Jean Watson’s Philosophy of Human Caring

The primary purpose of nursing is to interact with patients and provide care to minimize suffering, prevent complications, and facilitate recovery. Various theories have been developed since the time when Florence Nightingale laid the foundation of modern nursing practice. These theories are essential for nurses because they elucidate their beliefs and values, explaining different approaches in patient care (Younas & Quennell, 2019). The idea of human caring was formulated in 1985 by Jean Watson to promote the importance of holistic nursing (Liu & Wang, 2018). In her philosophy, Watson emphasized that “relationship between people explains the secrets of human nature and the greater power … which can stimulate the healing process” (Liu & Wang, 2018, p. 624). Furthermore, this theory claims that positive patient outcomes are attained if an altruistic environment is cultivated in nursing practice, scientific problem-solving methods are utilized, and interpersonal teaching is encouraged (Liu & Wang, 2018). Overall, Watson’s philosophy focuses on interpersonal relations and respect to patients and colleagues to promote better rehabilitation and health.

Watson’s grand theory is considered one of the most developed teachings of nursing practice. According to Mintz-Binder (2019), all nursing theories should define four metaparadigms: person, environment, health, and nursing. Indeed, Watson’s philosophy articulates nursing’s goals in all four domains. Although it has a broad focus, it clearly states the three purposes of nursing, including caring relationships, caring moments, and caring practice (Alharbi & Baker, 2020). Moreover, the seven assumptions of this teaching postulate that productive nursing is done through interpersonal contact fulfilled human needs, prioritization of care, health promotion, acceptance, supportive environment, and integration with treatment (Alharbi & Baker, 2020). Lastly, Watson’s theory has been used in clinical practice, education, and research (Alharbi & Baker, 2020). For example, several Chinese studies showed the effectiveness of this theory in caring for patients with Alzheimer’s, depression, anxiety, and cancer-associated psychological problems (Alharbi & Baker, 2020). Overall, despite the abstract language, Watson’s teaching is still valuable for patient care.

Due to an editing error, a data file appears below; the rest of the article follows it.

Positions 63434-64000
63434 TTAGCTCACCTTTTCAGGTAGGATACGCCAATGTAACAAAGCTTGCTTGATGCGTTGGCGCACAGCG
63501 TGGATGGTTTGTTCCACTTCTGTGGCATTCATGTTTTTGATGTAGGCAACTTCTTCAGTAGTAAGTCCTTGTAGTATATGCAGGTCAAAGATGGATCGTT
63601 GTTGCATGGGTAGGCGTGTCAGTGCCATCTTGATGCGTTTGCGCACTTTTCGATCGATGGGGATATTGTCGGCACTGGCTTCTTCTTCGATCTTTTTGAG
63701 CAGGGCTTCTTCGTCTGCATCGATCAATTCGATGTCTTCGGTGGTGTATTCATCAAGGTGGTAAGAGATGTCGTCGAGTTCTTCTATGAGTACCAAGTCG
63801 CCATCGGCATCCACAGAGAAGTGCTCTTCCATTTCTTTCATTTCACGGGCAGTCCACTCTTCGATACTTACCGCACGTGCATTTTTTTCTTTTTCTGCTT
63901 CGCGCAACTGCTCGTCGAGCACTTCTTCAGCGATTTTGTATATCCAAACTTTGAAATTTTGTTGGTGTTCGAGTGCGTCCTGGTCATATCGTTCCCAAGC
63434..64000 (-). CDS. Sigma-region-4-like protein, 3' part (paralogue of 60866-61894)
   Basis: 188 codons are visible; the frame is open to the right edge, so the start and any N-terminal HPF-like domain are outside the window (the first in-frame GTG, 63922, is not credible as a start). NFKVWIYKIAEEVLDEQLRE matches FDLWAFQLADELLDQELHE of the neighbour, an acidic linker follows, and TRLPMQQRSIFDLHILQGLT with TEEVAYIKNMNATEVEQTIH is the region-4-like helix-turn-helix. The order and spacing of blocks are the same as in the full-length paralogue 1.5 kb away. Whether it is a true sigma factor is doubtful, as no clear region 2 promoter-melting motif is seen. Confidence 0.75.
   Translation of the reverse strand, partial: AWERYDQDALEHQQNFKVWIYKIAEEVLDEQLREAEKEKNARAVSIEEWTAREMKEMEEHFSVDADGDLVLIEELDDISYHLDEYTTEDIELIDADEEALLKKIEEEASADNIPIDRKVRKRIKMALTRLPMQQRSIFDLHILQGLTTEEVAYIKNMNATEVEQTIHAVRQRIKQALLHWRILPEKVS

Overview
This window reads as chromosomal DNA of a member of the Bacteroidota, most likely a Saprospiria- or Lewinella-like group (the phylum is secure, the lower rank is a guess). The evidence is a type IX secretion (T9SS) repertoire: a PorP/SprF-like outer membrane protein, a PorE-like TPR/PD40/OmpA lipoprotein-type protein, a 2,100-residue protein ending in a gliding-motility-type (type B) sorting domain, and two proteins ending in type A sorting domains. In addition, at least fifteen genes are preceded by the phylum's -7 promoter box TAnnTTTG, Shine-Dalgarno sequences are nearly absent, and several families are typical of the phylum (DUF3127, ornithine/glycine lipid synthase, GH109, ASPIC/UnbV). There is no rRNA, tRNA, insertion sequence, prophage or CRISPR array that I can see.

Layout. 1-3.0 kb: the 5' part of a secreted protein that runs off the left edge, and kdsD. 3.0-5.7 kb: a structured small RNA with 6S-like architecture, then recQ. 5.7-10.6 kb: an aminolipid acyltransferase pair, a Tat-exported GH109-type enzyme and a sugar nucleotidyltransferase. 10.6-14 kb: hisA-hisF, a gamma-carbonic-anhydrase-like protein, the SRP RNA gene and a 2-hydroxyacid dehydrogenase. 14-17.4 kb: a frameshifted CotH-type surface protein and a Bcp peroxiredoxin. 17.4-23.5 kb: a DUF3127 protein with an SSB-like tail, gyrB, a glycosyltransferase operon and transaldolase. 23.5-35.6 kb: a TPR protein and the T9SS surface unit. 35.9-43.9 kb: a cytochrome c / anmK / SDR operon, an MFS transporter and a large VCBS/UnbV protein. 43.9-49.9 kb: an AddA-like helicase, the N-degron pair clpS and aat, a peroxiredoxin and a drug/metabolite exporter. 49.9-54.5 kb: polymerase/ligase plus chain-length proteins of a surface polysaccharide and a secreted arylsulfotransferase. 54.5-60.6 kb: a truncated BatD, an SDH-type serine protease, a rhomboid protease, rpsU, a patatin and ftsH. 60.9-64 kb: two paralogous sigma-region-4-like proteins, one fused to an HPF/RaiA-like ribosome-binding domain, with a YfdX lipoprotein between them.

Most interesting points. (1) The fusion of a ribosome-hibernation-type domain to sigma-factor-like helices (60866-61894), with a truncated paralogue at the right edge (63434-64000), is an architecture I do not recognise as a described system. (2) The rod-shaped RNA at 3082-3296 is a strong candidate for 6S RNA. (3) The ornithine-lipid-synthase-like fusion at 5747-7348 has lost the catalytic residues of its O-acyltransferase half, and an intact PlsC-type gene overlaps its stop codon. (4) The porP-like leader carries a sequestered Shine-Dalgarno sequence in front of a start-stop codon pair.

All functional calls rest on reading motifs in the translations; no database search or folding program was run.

Alharbi, K., & Baker, D. O. G. (2020). Jean Watson’s middle-range theory of human caring: A critique. International Journal of Advanced Multidisciplinary Scientific Research, 3(1), 1-14. Web.

Liu, S., & Wang, J. (Eds.). (2018). Research on Watson’s theory of human nature care and its application status. In 2018 2nd International Conference on Education Science and Economic Management (pp. 624-626). Atlantis Press.

Mintz-Binder, R. (2019). The connection between nursing theory and practice. Nursing Made Incredibly Easy, 17(1), 6-9. Web.

Younas, A., & Quennell, S. (2019). Usefulness of nursing theory‐guided practice: An integrative review. Scandinavian Journal of Caring Sciences, 33(3), 540-555. Web.

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